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A CurtainUpReview
Spain at MCC
by Jenny Sandman

(l-r) Annabella Sciorra, Lisa Kron and Michael Aronov in a scene from MCC Theater's Spain
(Photo: Joan Marcus)
In a spiffy new production at MCC Theater, Spain has still not overcome the script problems of its earlier DC run. While it's a fine production, with terrific actors, the second act isn't anywhere near as good as the first and leads the play to a very unsatisfying and slightly ludicrous ending.

Annabella Sciorra as Barbara manages to walk a fine line between believable desperation and completely implausible madness. Her descent into her fantasy world unravels the play, turning the first act's strong and interesting characters into mere foils and her active imagination into lunacy. It's a shame, as the first act is something—the Conquistador (played to absolute perfection by Michael Aronov) and the Ancient (Lisa Kron) are two of the funniest and most intriguing characters I've run across in some time. But they, too, disintegrate in the second act, as do their performances.

Still, the first act is worth seeing by itself, and the set by Beowulf Boritt, while occasionally banal, is also frequently breathtaking.

While the DC production reviewed by Dolores Whiskeyman featured a different team, the play's the same—and I agree with the earlier evaluation which is included below the MCC production notes.

Written by Jim Knable
Directed by Jeremy Dobrish
With Michael Aranov (Conquistador), Veanne Cox (Diversion), Erik Jensen (John), Lisa Kron (Ancient) and Annabella Sciorra (Barbara)
Set Design: Beowulf Boritt
Costume Design: Jenny Mannis
Lighting Design: Michael Gottlieb
Sound Design: Jill BC DuBoff
Running Time: One hour and forty minutes, with one fifteen-minute intermission
MCC Theater, 121 Christopher Street; 212-279-4200
From 10/10/07; opening 10/30/07; closing 11/17/07.
Performance schedule: Tuesday and Wednesday at 7:00 p.m., Thursday and Friday at 8:00 p.m., Saturday at 2:00 p.m. & 8:00 p.m. and Sunday at 3:00 p.m.
Tickets are $60.
Reviewed by Jenny Sandman 11/02/07

The Original review of Spain

By Dolores Whiskeyman

Jim Knable's new comedy at Woolly Mammoth Theatre Company, opens with the arresting image of a Spanish conquistador preening over his victories. Played with gusto by Christopher Lane, this Conquistador is a man after his time -- a cross between Cortez and Anthony Robbins.

It seems raping and pillaging does wonders for his self-confidence. Even his wife finds him sexy. "I LOVE myself!" he concludes happily.

Conquistador, we soon discover, is a product of one woman's imagination. Barbara (Emily Townley) has been summarily dumped by her husband (Andrew Ross Wynn) for a younger woman "with a boob job." Shortly after this, Conquistador arrives in her living room, with his heavy boots on her coffee table, a bloody sword at his side, and an expression of permanent contentment on his face.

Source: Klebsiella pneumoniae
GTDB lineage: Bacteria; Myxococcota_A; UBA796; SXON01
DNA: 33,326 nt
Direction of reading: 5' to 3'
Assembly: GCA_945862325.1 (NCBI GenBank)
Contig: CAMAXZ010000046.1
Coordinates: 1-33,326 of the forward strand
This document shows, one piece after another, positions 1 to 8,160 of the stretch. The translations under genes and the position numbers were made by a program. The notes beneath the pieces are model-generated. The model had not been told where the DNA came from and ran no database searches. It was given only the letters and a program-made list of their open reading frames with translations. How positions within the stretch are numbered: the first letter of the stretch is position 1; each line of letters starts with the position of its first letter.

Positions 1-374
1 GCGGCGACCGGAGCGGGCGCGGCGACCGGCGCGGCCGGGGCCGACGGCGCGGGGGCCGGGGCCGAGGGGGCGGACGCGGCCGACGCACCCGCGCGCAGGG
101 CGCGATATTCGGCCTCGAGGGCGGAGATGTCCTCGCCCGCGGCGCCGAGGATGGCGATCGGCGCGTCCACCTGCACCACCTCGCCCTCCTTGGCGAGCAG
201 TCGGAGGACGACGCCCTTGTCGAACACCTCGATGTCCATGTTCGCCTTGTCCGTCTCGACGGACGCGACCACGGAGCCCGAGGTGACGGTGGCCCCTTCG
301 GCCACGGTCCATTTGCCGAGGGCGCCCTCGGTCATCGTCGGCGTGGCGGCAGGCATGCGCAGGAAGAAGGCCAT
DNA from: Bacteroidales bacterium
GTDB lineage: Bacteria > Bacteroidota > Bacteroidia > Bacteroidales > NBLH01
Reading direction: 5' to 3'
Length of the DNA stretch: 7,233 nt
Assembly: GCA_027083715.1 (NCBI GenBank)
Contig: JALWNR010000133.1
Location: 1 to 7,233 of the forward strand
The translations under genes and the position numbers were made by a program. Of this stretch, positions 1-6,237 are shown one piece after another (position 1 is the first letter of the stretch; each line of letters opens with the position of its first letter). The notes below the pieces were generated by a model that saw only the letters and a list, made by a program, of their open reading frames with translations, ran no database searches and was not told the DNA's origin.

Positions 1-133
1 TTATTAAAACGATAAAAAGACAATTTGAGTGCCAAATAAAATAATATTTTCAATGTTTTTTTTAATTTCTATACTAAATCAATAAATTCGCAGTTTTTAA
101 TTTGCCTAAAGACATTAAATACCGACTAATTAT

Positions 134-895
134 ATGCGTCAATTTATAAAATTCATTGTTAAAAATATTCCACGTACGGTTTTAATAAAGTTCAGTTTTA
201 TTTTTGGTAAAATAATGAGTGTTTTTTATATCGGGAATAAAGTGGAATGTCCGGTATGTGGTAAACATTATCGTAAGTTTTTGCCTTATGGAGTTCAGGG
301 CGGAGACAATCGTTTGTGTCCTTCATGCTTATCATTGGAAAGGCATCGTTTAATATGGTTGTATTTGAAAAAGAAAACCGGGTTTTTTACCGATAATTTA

Why is he there? Something to do with the machinations of a weird little guy called Ancient (Sarah Marshall), a kind of Mayan power figure who reappears as other characters -- Barbara's loathesome boss, a lawyer, and a psychiatrist. Initially it seems Conquistador is the outward expression of the fury Barbara internalizes into a depression that keeps her home in her bathrobe. Later, he becomes something else, something less than he appears to be.

Any woman who ever endured a nasty breakup can relate to this frolic. It's a funny play performed by some of Washington's best actors -- and for most of two hours, a pretty good time. Ultimately, though, Spain is a bit like an overheated love affair -- opening with great promise and ending badly. The fault is entirely the script's, for the production itself is as fine a package as one could hope to see.

Robin Stapley's set, with its desert hues and stairway morphing into a tree, offers a landscape in which the imagination rules supreme. Rosemary Pardee's costumes contribute to the sense of a dreamscape in which one person devolves into another. The cast is in top form -- Marshall and Lane are particularly engaging -- and the director is Woolly Associate Artistic Director Tom Prewitt, whose flair for the visual serves the play well.

Despite some rapid shifts in location, Prewitt manages to keep the movement fluid until the very end, when Knable takes his characters from the Spain of Barbara's imagination back to her living room. That's the only point where the scene shift becomes clumsy. But Prewitt cannot overcome the fundamental flaw of a text that drives towards such an unsatisfying end.

With such a strong set-up in Act One, Knable seems to have written himself into a corner. His first act concludes with Barbara moving to violence against the husband who wronged her. The presence of Ancient, Conquistador, a friend called Diversion (played with good humor by Katie Barrett), and a corpse that won't stay dead, all point to a world in which the story of a woman's vengeance and downfall is filtered through the fantasy she has created to embolden herself. Having marked out that road so vividly, Knable veers off it midway through the second act, taking his audience to a conclusion that disappoints because it fails to build effectively on the foundation he set down.

by < Jim Knable
Directed by Tom Prewitt
with Emily Townley, Katie Barrett, Christopher Lane, Sarah Marshall and Andrew Ross Wynn
Set Design: Robin Stapley
Costume Design: Rosemary Pardee
Lighting Design: Lisa L. Ogonowski
Sound Design: Dave McKeever
Woolly Mammoth Theatre Company, in residence at the John F. Kennedy Center for the Performing Arts
Opened 12/16/01, closes 1/6/02
Telephone (202) 467-4600. ($10 tickets for people 25 and under, call 202-393-3939) Reviewed by Dolores Whiskeyman based on a 12/15 performance.
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